A few weeks ago I was on the couch watching the Twins play the Red Sox in one of their first televised spring training games when there was a knock on my front door. I assumed, since baseball was on, that My Ho had dropped by unannounced to watch the game with me, because that is the sort of thing he sometimes does, usually bearing ice cream or buffalo wings (as I have mentioned previously, he is the best boyfriend ever). But that night when I opened the door, to my bitter disappointment, it was not My Ho at all. Two women with clipboards were on my doorstep.
Crap, I thought, they're selling something. And now I’ve gone and answered the door and rendered useless my usual passive/aggressive ignore-the-knocking-until-they-go-away approach. I had left myself with no choice but to resort to Plan B: Thinly Disguised Rudeness.
I mustered up my “are you REALLY going to try and sell me something when baseball is on?” face, and opened my mouth to implement Plan B. But before I could make a sound, the clipboard woman with crayon red-dyed hair said, “Hi, we’re here from Pro Choice Minnesota.”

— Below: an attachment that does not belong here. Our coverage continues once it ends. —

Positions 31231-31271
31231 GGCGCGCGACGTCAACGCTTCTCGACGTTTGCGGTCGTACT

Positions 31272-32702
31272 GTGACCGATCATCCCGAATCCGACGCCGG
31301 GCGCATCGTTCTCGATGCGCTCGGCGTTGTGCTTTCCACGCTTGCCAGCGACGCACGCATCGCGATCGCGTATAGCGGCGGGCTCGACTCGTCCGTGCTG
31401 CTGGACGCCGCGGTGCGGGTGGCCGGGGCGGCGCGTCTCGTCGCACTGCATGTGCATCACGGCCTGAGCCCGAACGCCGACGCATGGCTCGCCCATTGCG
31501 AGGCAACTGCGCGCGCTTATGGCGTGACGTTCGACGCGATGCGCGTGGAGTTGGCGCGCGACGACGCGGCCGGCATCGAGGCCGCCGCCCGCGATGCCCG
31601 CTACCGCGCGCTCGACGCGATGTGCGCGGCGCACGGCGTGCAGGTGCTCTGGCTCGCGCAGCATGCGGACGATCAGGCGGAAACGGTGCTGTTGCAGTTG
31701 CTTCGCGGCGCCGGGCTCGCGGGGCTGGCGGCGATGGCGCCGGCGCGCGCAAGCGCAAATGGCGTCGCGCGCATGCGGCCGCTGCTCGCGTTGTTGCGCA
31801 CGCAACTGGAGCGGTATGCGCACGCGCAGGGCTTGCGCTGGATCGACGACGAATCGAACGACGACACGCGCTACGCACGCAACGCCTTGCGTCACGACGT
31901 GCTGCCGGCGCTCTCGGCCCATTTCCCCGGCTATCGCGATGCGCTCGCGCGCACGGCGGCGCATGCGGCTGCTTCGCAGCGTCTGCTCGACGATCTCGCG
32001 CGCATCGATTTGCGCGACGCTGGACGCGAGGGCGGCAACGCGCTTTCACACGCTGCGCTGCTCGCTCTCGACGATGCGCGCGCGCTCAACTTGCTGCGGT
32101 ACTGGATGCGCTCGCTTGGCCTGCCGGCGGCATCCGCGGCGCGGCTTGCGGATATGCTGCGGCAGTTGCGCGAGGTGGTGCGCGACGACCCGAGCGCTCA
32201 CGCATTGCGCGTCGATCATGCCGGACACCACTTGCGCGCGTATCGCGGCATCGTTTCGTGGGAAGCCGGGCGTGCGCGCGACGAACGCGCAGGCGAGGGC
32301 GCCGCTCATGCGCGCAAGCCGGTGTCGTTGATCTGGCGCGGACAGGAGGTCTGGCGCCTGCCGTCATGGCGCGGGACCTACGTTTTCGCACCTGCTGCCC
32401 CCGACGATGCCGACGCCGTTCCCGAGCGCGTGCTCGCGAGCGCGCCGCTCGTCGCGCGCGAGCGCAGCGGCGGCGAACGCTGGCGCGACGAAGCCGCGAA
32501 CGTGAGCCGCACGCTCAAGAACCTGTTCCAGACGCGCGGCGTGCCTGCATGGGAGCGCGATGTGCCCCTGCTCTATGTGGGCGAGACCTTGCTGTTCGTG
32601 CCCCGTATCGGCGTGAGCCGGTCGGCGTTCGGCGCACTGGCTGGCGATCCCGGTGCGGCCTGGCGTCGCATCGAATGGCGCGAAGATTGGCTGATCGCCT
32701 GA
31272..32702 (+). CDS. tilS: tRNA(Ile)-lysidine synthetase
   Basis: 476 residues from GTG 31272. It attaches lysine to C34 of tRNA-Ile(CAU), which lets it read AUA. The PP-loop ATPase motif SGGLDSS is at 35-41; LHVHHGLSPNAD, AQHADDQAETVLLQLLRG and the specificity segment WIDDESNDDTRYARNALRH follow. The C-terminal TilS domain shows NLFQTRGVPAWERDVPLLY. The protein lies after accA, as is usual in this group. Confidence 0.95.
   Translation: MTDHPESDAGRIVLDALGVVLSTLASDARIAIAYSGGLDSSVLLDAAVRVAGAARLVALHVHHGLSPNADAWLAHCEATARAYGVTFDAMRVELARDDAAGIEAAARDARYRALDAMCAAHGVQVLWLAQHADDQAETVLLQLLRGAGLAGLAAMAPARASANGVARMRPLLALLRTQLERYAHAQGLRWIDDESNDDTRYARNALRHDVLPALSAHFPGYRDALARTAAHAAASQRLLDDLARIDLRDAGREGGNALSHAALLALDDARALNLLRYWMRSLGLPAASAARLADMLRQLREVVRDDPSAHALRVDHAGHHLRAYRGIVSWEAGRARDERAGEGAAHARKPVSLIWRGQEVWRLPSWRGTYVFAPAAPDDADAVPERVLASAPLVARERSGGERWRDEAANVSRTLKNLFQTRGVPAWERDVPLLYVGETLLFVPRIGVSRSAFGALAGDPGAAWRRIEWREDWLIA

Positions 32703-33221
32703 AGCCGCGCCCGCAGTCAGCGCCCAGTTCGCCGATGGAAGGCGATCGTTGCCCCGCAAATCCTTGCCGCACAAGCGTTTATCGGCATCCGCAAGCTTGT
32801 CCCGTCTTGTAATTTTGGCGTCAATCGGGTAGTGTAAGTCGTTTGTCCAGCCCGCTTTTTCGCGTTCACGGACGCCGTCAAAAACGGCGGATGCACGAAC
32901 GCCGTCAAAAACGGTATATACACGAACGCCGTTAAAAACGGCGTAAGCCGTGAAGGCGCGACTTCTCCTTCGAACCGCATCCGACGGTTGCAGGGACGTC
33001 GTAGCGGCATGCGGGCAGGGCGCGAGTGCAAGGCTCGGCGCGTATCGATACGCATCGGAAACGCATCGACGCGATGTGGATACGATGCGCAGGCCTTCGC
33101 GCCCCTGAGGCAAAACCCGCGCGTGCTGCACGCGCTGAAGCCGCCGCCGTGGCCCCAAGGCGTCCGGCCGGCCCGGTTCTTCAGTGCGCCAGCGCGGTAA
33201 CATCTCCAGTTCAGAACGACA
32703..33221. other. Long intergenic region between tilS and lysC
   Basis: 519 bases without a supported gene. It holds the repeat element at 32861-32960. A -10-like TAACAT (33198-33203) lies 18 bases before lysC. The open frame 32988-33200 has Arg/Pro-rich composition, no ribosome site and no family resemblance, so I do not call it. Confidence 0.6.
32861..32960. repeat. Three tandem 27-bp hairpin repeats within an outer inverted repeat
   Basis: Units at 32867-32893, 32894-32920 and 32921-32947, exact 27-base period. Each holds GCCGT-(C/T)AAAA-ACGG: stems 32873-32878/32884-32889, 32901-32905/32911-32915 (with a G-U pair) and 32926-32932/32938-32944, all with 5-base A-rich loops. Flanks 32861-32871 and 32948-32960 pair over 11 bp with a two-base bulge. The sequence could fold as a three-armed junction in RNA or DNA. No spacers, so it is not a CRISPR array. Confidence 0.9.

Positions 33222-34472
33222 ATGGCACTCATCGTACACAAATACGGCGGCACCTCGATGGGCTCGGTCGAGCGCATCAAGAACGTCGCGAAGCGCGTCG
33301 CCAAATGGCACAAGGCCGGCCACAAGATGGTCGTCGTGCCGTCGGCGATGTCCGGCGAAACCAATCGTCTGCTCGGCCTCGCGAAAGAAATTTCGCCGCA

(Cue the scratching record needle sound clip.)
“Oh my God,” I said. “Where do I sign?”
They tried to give me the pitch anyway, about South Dakota and Mississippi and Missouri, about how women's health and rights are being jeapordized all over the country, and I said, “I know! It’s terrifying! GIVE ME THE CLIPBOARD!”
As I added my name and address to the list of signatures they’d already collected, they told me they were going door to door trying to raise support and funds. On behalf of my daughters, my sisters, my niece and myself, I thanked them sincerely.
And then I went and got my checkbook.
There aren’t many good reasons to interrupt me when baseball is on (my children will testify to that). But that was a good one.